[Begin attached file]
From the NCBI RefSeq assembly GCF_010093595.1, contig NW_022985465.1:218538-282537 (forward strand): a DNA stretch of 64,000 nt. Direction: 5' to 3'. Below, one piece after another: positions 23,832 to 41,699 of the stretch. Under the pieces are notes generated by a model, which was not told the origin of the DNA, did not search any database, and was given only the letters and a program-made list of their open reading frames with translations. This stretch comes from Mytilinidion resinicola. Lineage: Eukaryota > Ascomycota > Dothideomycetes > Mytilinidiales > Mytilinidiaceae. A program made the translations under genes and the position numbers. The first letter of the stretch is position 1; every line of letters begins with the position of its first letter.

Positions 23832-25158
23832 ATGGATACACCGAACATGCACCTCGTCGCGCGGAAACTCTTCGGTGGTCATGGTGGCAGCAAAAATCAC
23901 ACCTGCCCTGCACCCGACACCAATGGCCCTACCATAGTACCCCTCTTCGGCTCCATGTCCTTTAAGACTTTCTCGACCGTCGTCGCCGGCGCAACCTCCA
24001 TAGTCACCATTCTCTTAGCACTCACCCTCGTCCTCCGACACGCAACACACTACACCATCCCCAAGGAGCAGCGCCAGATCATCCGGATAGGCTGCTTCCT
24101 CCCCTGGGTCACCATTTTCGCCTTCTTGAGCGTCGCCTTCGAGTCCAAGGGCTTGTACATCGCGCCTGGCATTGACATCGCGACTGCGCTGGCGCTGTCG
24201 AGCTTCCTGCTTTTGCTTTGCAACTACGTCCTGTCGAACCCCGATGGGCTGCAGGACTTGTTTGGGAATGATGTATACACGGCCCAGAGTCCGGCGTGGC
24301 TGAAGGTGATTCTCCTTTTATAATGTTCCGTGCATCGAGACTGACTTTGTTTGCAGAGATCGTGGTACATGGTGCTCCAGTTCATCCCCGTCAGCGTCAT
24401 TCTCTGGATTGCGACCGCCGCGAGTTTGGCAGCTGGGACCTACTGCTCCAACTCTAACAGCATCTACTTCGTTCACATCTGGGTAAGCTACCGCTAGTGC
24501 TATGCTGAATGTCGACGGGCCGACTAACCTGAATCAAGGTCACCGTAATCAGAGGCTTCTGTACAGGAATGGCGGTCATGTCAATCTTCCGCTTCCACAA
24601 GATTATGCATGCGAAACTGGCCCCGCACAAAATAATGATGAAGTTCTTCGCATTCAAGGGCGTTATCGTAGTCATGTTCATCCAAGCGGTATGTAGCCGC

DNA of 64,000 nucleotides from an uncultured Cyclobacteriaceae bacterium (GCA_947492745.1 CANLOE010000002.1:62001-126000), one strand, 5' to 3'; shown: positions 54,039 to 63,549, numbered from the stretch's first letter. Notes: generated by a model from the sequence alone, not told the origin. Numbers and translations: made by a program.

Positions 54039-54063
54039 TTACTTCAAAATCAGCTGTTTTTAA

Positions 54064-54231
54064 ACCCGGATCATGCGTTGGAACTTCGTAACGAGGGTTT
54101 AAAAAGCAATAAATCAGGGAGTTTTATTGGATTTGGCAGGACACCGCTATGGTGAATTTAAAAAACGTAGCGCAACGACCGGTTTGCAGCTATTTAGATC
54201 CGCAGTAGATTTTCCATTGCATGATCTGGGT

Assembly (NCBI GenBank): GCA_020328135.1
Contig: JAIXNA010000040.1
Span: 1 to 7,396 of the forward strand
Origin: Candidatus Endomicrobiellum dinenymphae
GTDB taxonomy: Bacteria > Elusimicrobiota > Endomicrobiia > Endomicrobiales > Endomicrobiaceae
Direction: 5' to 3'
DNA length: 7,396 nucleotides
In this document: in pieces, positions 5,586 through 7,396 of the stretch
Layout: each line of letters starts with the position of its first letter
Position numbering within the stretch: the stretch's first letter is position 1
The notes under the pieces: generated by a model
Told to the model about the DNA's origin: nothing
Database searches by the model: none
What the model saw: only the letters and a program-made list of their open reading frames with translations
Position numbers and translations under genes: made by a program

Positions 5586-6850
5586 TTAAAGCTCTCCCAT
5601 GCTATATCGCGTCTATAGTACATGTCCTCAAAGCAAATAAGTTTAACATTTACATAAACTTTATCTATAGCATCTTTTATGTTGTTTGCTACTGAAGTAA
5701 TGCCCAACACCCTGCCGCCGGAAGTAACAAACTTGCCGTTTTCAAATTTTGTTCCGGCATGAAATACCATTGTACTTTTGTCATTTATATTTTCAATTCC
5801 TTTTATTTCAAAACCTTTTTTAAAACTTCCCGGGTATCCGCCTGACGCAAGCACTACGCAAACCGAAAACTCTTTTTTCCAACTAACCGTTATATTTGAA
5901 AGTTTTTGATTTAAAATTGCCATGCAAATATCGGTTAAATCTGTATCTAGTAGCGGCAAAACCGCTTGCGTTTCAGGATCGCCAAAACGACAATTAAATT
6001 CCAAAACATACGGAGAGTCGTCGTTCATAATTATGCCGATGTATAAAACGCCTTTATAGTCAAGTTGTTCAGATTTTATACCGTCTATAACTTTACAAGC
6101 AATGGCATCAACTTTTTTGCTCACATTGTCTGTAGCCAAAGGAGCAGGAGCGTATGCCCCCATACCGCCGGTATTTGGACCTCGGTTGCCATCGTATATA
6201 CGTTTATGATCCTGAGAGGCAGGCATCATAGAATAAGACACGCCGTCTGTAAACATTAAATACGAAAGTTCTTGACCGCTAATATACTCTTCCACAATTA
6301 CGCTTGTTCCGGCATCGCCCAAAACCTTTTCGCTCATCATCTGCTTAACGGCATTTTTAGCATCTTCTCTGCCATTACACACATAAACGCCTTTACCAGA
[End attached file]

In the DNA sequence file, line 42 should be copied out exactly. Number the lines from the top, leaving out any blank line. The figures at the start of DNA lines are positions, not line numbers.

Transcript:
6201 CGTTTATGATCCTGAGAGGCAGGCATCATAGAATAAGACACGCCGTCTGTAAACATTAAATACGAAAGTTCTTGACCGCTAATATACTCTTCCACAATTA